And in a 2008 article featured in the Red Deer Advocate, Peter shared great insights into why roses reign supreme in the fall.
It turns out, as many gardeners will attest, roses often save their best blooms for fall. All year long, roses store energy, which is ultimately released at the end of their season, resulting in gorgeous showy blossoms in autumn.
"In my opinion, late September into October is a very close second to June as far as beauty. The days are nicer, the nights are cooler and the sunlight is better, coating everything with a golden glow."
Summer is hard on roses, which require a lot of energy to flower.
"It's hot, humid and exhausting. Roses have their fabulous spring, shut down a bit in summer and then display another burst of glorious colour in the fall when they're less stressed."
And in a 2021 interview with Margaret Roach, Peter shared his tip regarding what rose to plant.
Talk to the local rose society, Kukielski suggests, and neighbours who garden: "If the person down the street is growing Queen Elizabeth and it looks great, take that as a cue.
And that passion and pragmatism made Peter Kukielski the perfect author for this book on roses.
This book is 256 of the story of the rose, the Queen of flowers, and her long reign through human history.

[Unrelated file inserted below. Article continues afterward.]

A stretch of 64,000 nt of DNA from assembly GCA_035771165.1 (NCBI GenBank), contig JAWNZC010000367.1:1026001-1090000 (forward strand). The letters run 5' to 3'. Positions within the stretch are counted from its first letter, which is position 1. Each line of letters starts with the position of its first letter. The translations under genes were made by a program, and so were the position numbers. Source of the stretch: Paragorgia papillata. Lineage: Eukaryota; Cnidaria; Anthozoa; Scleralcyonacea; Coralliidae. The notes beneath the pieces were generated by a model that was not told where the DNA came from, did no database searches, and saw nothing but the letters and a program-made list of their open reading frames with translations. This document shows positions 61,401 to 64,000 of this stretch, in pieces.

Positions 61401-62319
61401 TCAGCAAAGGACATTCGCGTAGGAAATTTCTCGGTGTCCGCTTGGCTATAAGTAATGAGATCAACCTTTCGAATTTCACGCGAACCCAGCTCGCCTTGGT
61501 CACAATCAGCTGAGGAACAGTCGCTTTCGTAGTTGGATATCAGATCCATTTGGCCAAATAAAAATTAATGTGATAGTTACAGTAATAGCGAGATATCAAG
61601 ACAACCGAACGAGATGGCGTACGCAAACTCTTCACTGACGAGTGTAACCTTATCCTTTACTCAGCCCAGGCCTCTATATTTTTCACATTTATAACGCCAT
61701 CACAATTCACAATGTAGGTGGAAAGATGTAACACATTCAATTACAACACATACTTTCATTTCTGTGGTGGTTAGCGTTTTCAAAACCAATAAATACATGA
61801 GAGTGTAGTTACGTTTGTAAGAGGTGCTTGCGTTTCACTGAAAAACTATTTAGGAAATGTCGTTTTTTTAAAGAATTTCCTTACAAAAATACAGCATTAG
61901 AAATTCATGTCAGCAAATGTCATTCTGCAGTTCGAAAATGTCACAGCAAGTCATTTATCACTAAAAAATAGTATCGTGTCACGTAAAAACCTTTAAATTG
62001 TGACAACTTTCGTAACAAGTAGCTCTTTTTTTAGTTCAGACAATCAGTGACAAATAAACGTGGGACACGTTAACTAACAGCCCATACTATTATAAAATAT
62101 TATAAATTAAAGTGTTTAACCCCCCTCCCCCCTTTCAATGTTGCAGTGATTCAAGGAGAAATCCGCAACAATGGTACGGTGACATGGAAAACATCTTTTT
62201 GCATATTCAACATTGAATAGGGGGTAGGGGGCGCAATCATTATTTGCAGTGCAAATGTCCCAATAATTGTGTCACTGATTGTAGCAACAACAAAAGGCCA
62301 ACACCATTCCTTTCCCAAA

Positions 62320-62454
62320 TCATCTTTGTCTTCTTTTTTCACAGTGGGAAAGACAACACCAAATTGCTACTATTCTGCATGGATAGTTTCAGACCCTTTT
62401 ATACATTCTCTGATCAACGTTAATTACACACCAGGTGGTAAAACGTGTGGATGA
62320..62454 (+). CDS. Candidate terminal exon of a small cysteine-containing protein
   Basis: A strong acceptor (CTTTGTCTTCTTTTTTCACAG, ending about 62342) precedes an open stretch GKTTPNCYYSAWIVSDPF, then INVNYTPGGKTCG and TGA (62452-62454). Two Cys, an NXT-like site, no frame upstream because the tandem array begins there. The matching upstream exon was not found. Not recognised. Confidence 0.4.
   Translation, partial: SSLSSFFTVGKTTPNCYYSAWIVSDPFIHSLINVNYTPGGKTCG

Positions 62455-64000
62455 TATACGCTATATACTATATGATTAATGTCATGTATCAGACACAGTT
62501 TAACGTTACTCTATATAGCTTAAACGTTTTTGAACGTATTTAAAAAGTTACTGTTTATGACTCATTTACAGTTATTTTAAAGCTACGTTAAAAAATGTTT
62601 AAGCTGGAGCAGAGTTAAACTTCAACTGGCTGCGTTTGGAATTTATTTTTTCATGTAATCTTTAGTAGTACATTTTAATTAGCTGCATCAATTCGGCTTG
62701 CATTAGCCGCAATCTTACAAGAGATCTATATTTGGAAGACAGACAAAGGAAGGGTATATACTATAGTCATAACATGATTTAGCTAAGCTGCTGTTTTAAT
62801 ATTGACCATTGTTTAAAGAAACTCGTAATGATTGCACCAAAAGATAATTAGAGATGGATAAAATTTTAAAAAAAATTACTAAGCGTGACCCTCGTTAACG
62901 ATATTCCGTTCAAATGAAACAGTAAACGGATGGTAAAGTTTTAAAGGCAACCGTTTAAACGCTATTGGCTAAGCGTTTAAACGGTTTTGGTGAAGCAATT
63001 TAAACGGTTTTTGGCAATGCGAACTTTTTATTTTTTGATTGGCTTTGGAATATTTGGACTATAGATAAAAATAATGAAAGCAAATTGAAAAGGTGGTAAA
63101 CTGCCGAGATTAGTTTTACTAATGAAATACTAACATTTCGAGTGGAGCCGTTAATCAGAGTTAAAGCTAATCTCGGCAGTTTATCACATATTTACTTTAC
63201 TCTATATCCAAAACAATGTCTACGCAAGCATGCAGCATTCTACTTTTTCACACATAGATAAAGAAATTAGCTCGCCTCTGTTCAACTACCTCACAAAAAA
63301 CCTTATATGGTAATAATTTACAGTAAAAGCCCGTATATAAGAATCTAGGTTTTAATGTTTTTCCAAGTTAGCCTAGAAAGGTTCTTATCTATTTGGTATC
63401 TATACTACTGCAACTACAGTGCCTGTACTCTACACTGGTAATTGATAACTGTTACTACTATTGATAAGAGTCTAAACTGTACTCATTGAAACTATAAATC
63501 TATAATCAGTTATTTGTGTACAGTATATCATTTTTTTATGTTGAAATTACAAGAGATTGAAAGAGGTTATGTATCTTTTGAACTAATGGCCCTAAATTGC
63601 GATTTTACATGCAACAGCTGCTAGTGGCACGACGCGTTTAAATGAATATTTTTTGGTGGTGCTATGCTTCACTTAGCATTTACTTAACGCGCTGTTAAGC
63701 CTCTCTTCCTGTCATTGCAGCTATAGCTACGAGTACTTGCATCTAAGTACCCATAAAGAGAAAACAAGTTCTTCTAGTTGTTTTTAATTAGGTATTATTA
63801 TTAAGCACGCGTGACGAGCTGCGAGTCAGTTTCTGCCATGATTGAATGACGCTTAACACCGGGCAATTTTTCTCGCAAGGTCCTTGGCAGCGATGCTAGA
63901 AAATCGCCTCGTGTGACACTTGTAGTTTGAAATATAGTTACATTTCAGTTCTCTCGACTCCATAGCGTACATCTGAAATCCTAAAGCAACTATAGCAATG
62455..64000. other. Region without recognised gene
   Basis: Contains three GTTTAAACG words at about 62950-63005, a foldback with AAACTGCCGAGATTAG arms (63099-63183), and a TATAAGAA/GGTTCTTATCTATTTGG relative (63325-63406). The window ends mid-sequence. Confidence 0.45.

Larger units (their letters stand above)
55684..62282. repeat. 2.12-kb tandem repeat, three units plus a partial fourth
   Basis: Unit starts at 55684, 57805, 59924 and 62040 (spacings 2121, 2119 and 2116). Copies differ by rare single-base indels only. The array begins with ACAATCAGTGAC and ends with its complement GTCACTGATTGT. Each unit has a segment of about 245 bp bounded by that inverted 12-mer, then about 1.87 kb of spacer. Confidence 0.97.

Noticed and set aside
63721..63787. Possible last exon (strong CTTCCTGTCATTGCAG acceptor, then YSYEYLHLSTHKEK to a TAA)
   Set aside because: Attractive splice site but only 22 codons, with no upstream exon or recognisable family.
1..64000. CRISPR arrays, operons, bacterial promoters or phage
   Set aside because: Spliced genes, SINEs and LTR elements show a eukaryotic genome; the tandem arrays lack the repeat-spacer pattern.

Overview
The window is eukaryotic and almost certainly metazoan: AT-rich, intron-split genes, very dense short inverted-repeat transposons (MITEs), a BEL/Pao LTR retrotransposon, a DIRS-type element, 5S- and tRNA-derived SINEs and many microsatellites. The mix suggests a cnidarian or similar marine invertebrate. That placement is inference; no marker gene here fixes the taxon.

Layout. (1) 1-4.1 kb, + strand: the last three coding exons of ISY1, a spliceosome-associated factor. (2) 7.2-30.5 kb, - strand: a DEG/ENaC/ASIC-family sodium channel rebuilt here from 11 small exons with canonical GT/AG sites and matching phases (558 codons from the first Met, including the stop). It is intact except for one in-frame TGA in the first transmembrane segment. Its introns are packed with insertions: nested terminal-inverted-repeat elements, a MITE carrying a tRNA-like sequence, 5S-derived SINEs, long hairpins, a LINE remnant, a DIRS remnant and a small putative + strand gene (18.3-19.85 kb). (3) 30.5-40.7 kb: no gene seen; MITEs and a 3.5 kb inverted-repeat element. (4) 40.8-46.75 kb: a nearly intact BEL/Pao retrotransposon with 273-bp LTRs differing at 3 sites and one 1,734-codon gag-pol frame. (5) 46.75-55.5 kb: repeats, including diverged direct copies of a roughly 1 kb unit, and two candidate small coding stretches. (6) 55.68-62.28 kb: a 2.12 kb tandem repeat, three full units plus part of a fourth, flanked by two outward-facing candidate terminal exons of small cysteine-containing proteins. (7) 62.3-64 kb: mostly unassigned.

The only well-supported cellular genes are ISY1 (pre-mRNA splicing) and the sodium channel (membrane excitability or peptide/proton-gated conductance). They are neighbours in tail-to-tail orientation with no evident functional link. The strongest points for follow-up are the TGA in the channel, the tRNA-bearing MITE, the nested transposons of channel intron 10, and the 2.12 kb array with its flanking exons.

You can get a copy of Rosa by Peter Kukielski and support the show using the Amazon link in today's show notes for around $7.
1861 Birth of Archibald Lampman, Canadian poet, and naturalist.
Archibald loved camping and the countryside. The natural world inspired his verse, and he became known as "The Canadian Keats."
As a result of contracting rheumatic fever in his childhood, Archibald's life was cut short, and he died at 37.
Archibald's poem Knowledge compares our quest for wisdom to a garden.
What is more large than knowledge and more sweet;
Knowledge of thoughts and deeds, of rights and wrongs,
Of passions and of beauties and of songs;
Knowledge of life; to feel its great heart beat
Through all the soul upon her crystal seat;
To see, to feel, and evermore to know;
To till the old world's wisdom till it grow
A garden for the wandering of our feet.
Oh for a life of leisure and broad hours,
To think and dream, to put away small things,
This world's perpetual leaguer of dull naughts;
To wander like the bee among the flowers
Till old age find us weary, feet and wings
Grown heavy with the gold of many thoughts.
Archibald is buried at Beechwood Cemetery in Ottawa, and a plaque near his grave is inscribed with his poem "In November," which ends with these words:
The hills grow wintery white, and bleak winds moan
About the naked uplands. I alone
Am neither sad, nor shelterless, nor grey,
Wrapped round with thought, content to watch and dream.
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And remember: For a happy, healthy life, garden every day.